While it is fundamental for any peace process seeking to find success to be inclusive, patriarchy, power, and politics have excluded the demographics whose peace is being made, built and kept, from engaging in the process. Globally, the exclusion of women from peace processes seems to be an uncomfortable norm that must be forced out of place – relegating the case-making for the inclusion of women to depend entirely on essentialist contentions. Calling for the inclusion of women in peace processes through limiting and stereotypical ideas of seeing women as nurturing or inherently peaceful does no justice to women: for it reduces the idea of “women” to being and doing what patriarchy expects of women and continues to keep gender inequality alive. It is also a clever way of excluding women that don’t fit into this limiting frame.
There are more reasons than essentialist arguments that make compelling cases for the inclusion of women in peace processes. As a demographic that bears a heavier burden of violence and inequality in armed conflict, a peace process that does not include women is incomplete, piecemeal, and limited in its potential. Even as we have seen examples world over, be it the women in Liberia or in the Philippines, the exclusion women from peace processes remains an enduring concern, most recently in Afghanistan. The exclusion of women from peace processes is not a good decision for the future of any nation, especially for a nation like Afghanistan, with a history of armed conflict and a long-drawn historical pursuit of peace.
Afghan Women and A Future of Peace
Afghan women have been rising fighting patriarchy and inequality in several spheres. From political leadership at the grass-roots and in the parliament to participating in sports and social work, women are actively seeking – and successfully so in particular instances – inclusion in public life. The World Bank has indicated that women constitute 21% of Afghanistan’s labor force. In the 56 years since Afghan women gained equal political rights, women’s participation is at its highest currently – with 28% of the Afghan legislative body, as opposed to a mere 2.2% back in 1965 (World Bank). With women holding the positions of deputy ministers of defence and interior, and over 1,50,000 women holding positions of political leadership in rural areas since 2001, one may arguably see the shifts in social and political landscapes around the inclusion of women.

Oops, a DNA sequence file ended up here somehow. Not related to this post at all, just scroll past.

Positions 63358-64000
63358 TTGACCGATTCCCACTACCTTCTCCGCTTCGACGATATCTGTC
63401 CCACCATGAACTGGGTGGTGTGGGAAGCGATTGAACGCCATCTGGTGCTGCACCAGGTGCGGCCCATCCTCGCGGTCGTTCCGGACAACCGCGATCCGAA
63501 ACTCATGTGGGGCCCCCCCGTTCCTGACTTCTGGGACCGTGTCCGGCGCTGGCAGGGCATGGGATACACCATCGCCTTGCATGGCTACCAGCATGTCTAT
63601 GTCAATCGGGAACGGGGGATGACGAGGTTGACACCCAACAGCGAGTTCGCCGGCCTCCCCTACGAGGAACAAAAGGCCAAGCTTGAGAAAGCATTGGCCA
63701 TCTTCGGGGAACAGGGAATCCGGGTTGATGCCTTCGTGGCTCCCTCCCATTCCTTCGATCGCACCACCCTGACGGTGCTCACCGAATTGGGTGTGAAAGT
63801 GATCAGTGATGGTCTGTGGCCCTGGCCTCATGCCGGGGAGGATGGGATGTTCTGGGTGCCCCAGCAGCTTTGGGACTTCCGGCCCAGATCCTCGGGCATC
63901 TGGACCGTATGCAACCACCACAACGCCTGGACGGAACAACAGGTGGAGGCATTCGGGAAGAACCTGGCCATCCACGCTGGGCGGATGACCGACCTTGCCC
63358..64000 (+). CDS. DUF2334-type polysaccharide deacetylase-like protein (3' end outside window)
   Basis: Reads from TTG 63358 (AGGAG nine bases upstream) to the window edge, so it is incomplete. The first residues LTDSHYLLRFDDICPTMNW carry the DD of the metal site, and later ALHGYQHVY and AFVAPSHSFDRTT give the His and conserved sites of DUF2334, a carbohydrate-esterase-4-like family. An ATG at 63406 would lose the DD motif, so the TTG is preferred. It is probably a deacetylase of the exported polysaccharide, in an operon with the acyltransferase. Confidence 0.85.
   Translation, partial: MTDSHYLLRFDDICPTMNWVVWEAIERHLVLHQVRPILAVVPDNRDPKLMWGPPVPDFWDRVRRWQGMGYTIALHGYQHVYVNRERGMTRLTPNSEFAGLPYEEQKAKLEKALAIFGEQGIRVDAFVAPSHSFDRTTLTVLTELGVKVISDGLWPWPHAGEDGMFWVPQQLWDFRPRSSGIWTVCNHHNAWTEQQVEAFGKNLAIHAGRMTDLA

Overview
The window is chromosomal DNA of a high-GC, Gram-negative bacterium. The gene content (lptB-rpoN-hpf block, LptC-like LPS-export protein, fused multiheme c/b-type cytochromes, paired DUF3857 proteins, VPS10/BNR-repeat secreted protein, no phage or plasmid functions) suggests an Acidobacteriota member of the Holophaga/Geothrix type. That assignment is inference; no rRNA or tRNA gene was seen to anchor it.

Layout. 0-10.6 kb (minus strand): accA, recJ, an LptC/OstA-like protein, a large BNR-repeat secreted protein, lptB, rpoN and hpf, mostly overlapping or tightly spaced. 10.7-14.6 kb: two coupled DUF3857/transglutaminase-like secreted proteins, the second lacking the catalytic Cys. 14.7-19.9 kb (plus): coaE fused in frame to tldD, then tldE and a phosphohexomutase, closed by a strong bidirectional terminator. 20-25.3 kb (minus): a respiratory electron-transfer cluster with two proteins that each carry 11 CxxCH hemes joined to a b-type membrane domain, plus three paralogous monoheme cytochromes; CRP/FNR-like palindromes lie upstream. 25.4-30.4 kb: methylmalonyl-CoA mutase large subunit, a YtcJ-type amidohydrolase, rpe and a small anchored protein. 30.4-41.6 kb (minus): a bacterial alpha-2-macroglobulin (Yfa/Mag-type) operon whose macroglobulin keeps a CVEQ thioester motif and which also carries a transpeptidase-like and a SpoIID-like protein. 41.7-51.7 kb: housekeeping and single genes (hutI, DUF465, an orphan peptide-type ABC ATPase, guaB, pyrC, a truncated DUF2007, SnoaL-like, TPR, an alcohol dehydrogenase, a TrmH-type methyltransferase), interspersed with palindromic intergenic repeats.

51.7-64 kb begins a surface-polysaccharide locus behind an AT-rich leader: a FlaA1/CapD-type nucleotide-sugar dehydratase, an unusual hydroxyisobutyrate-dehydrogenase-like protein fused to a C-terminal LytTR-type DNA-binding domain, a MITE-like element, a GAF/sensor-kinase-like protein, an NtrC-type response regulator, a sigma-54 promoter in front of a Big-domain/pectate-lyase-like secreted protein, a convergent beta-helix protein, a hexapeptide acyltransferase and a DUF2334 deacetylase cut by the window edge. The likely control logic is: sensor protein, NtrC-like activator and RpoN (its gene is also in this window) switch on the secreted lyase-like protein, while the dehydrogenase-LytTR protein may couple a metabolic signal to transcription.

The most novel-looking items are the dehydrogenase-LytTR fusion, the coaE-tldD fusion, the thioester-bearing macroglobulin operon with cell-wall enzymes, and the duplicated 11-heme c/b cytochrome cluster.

However, in the upper echelons where peace is built, made, and kept, women are not part of the process: in some contexts, women’s issues figure in the dialogues, but the women themselves are not included. The women in Afghanistan are not interested in being relegated to the backseat: their clarion call is loud and clear. In 2019, as many as 15,000 Afghan women from 34 provinces came together to participate in the peace jirga, which culminated in a 15-point declaration, which called for, among other things, the end to the war, the deployment of peace education, respect for the Constitution, national unity and coexistence, accountability and transparency in elections, and peace journalism among both the national and international media.
In many ways, the lone and indisputable logic behind asking for the inclusion of women in peace processes is straightforward: that conflict affects them and peace concerns them, and their unique experiences and needs must play a role in shaping the vision for the future. Researchbacks this up with examples: of how women have access to and are able to represent communities that men cannot, of how women have the ability to broaden the focus of governmental planning and implementation, and of how women can usher in feminist values to help dismantle structural violence. These factors are intricately woven in feminist approaches to peace, politics, and public engagement: structures that have been moulded and kept in place by patriarchy have to be dismantled to pave the way for the inclusion of women. In that pursuit, when structural violence is addressed, the route to peace is clearer and wholesome.
No peace that is taped into place by an agreement or ceasefire among only a section of society can hold for long. Any shot at building long-term peace must necessarily invoke a systemic and structural overhaul, for armed conflict does not start overnight: a range of systemic and structural factors establish an enabling environment for the conflagration to catch on. If a feminist approach is a significant path to peacebuilding, there is room for a larger shift right from the roots.